When Jesus told his disciples that unless they became like children they would not qualify for entrance to the kingdom, he didn’t mean childishness. They had just asked a very adult question, a typically human question about status and privilege: “Who is the greatest in the kingdom?” His response, “Become like children,” has to do with the human propensity to make simple matters unnecessarily complex, to pile guidelines, rules, and hoary traditions on top of simple truths until they’re no longer visible or recognizable.

I was delivering the homily during mass in the Roman Catholic church where my daughter-in-law and three granddaughters are members and my son attends and participates. The girls go to the church’s parochial school. My wife and I attend for Christmas pageants, school programs, and first communions. The parish priest and I have become friends, and he often jokes about hiring me to be his assistant. On the day I preached, several pews were filled with other family members, Presbyterians all. Two granddaughters served as altar girls and rang the bells during the Eucharist at the moment of transubstantiation, which was a personal high point for them and for all the Presbyterians. When Lilly finished she looked out at her family and executed a perfect fist pump, just as she does when she scores a soccer goal. I think Jesus would have liked that.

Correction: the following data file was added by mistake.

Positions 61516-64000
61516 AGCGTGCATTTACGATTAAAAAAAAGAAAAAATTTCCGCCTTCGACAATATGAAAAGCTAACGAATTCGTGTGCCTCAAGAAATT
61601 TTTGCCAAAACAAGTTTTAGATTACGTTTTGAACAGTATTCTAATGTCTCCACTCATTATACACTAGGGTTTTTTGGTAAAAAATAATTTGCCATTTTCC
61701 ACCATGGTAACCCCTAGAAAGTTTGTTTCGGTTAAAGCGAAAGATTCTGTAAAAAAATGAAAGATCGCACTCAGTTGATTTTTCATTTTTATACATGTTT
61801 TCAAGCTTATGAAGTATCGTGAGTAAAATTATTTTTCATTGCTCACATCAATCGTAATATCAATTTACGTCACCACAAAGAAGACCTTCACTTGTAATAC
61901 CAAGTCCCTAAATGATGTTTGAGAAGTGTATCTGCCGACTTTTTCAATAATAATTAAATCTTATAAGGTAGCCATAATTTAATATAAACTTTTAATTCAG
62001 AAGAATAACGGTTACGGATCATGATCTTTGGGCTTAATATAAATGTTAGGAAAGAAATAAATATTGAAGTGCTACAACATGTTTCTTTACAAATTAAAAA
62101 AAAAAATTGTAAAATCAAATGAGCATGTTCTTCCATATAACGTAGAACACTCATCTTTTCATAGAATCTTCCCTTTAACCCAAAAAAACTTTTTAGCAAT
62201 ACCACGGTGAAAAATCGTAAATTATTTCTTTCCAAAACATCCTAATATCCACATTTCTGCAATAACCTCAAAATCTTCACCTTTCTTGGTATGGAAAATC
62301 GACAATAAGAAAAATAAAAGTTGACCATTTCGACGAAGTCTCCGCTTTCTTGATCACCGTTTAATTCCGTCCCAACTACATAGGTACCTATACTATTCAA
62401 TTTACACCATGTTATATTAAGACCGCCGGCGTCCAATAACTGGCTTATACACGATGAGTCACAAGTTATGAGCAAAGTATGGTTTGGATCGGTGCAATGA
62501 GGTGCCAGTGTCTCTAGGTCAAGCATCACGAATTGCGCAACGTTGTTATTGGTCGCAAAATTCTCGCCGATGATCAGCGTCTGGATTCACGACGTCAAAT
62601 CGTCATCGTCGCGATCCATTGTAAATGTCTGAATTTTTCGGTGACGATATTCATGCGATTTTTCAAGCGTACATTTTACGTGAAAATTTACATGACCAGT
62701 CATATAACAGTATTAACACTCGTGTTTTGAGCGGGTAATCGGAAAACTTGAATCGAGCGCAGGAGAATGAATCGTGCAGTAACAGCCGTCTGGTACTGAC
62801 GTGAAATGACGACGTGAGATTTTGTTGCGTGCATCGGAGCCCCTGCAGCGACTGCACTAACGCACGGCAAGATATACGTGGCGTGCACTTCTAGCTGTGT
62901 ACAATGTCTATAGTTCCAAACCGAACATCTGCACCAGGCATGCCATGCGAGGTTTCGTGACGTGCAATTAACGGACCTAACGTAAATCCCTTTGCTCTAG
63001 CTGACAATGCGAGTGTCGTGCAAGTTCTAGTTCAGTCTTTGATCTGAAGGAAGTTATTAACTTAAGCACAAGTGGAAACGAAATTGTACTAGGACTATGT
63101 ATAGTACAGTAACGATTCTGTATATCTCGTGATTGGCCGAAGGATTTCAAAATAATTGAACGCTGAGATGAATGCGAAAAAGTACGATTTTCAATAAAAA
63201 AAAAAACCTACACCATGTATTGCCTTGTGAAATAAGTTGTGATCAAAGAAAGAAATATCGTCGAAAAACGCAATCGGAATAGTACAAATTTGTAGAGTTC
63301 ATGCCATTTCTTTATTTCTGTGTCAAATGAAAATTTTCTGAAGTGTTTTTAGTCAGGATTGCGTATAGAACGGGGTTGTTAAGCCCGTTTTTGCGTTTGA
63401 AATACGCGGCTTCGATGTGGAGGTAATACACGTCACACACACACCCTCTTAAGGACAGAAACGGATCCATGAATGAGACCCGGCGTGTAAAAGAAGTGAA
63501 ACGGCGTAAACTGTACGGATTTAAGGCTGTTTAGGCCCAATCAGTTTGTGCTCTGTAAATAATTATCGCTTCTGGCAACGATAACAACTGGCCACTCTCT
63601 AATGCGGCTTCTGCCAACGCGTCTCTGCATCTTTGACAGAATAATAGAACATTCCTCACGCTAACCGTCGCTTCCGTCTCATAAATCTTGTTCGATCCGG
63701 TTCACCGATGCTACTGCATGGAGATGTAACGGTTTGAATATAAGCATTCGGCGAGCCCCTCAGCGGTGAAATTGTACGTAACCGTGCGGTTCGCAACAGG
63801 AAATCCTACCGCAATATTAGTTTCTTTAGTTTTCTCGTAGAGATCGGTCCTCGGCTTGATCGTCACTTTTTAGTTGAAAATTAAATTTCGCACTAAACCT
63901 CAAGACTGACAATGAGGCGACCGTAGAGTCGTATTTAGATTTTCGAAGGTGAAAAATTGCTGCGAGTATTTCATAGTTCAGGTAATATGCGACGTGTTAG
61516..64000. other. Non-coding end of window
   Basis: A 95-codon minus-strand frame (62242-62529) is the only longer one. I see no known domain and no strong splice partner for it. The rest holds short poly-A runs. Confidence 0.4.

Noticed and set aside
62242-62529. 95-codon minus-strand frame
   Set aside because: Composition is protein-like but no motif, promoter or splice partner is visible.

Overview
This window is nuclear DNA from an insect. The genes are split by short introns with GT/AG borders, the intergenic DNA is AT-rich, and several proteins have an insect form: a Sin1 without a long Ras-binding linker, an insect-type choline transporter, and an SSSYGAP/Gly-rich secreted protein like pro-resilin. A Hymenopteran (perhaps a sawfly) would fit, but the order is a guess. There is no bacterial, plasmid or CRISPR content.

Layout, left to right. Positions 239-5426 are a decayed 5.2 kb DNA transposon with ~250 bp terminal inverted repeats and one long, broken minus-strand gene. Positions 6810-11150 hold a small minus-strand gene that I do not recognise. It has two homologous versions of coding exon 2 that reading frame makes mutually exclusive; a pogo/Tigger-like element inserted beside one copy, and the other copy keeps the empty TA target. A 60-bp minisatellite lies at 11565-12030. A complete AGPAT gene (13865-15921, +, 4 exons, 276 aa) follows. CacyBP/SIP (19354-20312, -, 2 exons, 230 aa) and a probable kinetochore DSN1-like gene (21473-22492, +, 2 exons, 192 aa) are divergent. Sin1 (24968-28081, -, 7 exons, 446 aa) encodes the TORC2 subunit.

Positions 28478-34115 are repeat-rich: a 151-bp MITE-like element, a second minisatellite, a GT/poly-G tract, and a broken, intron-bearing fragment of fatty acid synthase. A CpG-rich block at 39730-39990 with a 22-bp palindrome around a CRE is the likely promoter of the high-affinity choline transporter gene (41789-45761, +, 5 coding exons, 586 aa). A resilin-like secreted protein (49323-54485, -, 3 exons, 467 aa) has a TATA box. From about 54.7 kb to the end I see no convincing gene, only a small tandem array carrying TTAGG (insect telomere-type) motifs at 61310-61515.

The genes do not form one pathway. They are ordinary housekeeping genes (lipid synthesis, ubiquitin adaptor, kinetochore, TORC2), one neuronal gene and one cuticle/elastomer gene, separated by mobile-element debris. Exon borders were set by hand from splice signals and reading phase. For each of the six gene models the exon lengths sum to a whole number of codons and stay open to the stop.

Then came the moment Protestants dread. Should we go forward to receive the elements? I always have the same internal discussion. Should I show my respect for my Catholic neighbors’ traditions and abstain? Should I stay seated because I don’t ordinarily go to dinners to which I’ve not been invited? Or should I participate because I believe that it is Jesus’ table and no one should be excluded?